The science of astronomy generally deals with events that take many millions to billions of years to unfold. One such event is the lifecycle of a star. Stars can live anywhere from a few million years to over a trillion years. Relative to the life of even the shortest lived stars, we humans are gone in the blink of an eye. How then do astronomers study the lifecycle of a star? We can never hope to live for billions of years, and so how do they research stellar lifecycles?
Observing Multiple Stars
To overcome the vast amounts of time required to observe a star from formation to death, astronomers have come up with a very clever solution. Rather than observe one star, astronomers can observe a large number of stars that are nearly identical to one other that also happen to exist at different stages of their lifecycle. To get an idea of how this works, imagine you are a biologist tasked with studying the lifecycle of the African Elephant. The catch is that you only have one day to do your research. African Elephants have a lifespan of about 70 years, and so given only one day of research, you could not research their lifecycle by observing only one elephant. Rather, you could observe multiple elephants of varying ages. By observing elephants at varying stages of their life, you could get a fairly good idea of their lifecycle in a relatively short period of time. Astronomers do something similar when it comes to stars. Astronomers observe stars at every stage of their life, from formation to death. Since some stars are nearly identical to one another, astronomers can paint an accurate picture for how different stars evolve over time.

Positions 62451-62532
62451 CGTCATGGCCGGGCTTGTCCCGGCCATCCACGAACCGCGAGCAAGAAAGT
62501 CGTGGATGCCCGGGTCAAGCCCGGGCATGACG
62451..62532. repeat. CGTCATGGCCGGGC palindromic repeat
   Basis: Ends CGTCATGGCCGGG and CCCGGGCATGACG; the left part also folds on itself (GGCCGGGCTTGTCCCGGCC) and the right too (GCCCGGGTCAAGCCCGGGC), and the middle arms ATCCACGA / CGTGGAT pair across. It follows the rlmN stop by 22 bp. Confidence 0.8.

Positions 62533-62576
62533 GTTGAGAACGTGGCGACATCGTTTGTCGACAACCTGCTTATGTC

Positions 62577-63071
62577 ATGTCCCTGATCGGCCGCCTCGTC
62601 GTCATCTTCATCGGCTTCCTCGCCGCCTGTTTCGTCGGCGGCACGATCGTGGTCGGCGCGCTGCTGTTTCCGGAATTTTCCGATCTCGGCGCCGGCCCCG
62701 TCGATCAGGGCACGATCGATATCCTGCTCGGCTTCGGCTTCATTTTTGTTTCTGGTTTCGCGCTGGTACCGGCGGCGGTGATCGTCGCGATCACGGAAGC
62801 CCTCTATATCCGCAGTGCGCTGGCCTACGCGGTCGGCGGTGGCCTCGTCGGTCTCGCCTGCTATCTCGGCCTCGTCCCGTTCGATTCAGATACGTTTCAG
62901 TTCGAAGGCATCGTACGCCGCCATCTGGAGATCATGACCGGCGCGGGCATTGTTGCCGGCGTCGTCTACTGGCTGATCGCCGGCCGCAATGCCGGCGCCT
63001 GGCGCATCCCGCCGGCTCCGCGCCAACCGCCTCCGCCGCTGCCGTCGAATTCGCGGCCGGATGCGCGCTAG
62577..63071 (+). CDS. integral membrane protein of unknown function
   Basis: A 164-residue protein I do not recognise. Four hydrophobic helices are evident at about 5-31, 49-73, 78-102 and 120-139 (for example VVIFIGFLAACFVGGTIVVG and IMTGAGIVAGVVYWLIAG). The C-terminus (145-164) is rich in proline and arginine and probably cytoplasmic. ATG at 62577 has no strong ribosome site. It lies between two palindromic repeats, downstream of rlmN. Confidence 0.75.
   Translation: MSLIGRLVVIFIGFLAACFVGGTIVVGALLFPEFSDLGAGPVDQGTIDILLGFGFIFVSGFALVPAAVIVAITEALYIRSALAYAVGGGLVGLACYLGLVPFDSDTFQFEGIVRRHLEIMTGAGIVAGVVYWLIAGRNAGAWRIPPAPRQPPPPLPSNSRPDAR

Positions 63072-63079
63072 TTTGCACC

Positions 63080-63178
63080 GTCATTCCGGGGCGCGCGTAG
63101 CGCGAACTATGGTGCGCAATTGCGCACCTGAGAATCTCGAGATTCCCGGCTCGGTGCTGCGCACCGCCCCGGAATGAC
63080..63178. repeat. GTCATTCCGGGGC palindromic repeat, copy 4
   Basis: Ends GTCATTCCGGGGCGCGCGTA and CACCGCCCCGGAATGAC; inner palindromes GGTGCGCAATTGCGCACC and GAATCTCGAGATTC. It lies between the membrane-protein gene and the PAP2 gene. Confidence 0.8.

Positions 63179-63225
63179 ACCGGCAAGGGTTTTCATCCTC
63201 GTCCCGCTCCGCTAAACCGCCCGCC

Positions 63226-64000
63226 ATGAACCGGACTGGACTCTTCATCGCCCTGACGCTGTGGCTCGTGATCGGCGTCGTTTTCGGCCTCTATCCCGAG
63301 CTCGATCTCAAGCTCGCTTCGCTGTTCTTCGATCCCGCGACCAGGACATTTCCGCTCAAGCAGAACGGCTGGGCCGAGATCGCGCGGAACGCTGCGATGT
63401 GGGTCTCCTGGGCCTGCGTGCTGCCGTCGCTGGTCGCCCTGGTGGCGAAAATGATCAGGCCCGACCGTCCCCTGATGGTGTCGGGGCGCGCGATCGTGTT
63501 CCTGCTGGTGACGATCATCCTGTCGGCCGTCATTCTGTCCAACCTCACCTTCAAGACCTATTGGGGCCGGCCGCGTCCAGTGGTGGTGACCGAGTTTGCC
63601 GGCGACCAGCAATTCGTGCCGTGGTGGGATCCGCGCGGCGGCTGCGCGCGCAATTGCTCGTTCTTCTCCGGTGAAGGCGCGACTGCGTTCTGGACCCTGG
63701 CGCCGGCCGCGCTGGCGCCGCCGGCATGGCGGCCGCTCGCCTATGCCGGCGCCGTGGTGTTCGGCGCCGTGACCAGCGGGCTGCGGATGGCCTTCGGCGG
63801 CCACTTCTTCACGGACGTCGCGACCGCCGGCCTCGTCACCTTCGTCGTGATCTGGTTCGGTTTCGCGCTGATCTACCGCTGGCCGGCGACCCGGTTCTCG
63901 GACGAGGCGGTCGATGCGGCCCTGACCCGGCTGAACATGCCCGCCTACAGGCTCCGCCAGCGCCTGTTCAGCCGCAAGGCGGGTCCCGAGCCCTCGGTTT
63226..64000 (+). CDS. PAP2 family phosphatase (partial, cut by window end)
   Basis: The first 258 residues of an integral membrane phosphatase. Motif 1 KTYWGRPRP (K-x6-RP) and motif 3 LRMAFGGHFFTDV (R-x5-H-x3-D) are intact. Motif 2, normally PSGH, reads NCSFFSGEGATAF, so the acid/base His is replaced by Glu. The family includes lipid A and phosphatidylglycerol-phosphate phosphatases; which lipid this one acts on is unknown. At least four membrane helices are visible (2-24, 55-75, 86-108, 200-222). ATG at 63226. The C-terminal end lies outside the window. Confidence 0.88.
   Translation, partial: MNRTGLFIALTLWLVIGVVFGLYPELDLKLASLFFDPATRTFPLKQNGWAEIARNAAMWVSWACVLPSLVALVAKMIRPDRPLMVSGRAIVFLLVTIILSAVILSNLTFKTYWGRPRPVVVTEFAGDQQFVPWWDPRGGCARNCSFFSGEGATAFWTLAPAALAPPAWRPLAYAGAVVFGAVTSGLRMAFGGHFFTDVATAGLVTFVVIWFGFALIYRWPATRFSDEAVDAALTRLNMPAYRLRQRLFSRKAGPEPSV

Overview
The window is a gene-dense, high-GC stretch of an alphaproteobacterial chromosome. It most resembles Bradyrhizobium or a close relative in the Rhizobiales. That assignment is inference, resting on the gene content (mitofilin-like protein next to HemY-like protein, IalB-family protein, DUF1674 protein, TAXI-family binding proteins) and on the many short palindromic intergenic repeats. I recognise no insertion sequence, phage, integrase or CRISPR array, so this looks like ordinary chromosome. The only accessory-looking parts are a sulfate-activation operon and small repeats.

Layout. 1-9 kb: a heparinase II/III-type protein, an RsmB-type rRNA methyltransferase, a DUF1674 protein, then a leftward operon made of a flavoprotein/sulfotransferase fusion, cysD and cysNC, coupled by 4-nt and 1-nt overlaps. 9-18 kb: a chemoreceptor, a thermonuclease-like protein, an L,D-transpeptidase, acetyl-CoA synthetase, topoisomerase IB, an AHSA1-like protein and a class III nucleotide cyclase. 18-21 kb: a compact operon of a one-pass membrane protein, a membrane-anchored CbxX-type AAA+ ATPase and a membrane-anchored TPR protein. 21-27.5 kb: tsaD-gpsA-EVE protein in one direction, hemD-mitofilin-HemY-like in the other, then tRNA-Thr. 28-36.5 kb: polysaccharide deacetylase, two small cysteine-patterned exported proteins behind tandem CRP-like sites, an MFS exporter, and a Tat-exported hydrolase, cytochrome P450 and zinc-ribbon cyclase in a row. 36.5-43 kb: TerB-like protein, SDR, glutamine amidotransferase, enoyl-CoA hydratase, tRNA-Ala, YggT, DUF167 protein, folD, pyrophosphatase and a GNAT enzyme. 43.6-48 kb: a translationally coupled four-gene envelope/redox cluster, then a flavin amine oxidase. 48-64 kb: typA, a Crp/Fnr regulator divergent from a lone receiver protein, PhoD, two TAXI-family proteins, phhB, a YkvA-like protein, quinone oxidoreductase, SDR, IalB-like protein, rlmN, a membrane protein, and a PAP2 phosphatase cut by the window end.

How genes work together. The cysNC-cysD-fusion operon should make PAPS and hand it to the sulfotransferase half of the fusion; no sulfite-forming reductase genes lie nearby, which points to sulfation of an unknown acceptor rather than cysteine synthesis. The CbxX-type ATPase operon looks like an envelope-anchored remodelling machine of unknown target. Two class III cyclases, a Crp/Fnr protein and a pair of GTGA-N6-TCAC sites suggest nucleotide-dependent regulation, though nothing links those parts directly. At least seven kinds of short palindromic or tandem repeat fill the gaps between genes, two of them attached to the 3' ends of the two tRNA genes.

Interestingly, there is one type of star that this method does not actually work for. The smallest stars, called red dwarfs, have lifespans that are estimated to be upwards of one trillion years. Since the universe is 13.8 billion years old, no red dwarf star has yet reached the later stages of their life. Every red dwarf star in the universe is still young, and so astronomers have no way of studying how these stars will evolve throughout their lifecycle. However, based on their mass, astronomers have a pretty good idea how they will likely develop. Every other type of star in the universe has a lifespan lower than the age of the universe, and so astronomers are able to understand how they evolve over time. Unfortunately, red dwarf stars have lifespans that are so long, we will never be able to observe their full lifecycle, even by observing different ones of varying ages.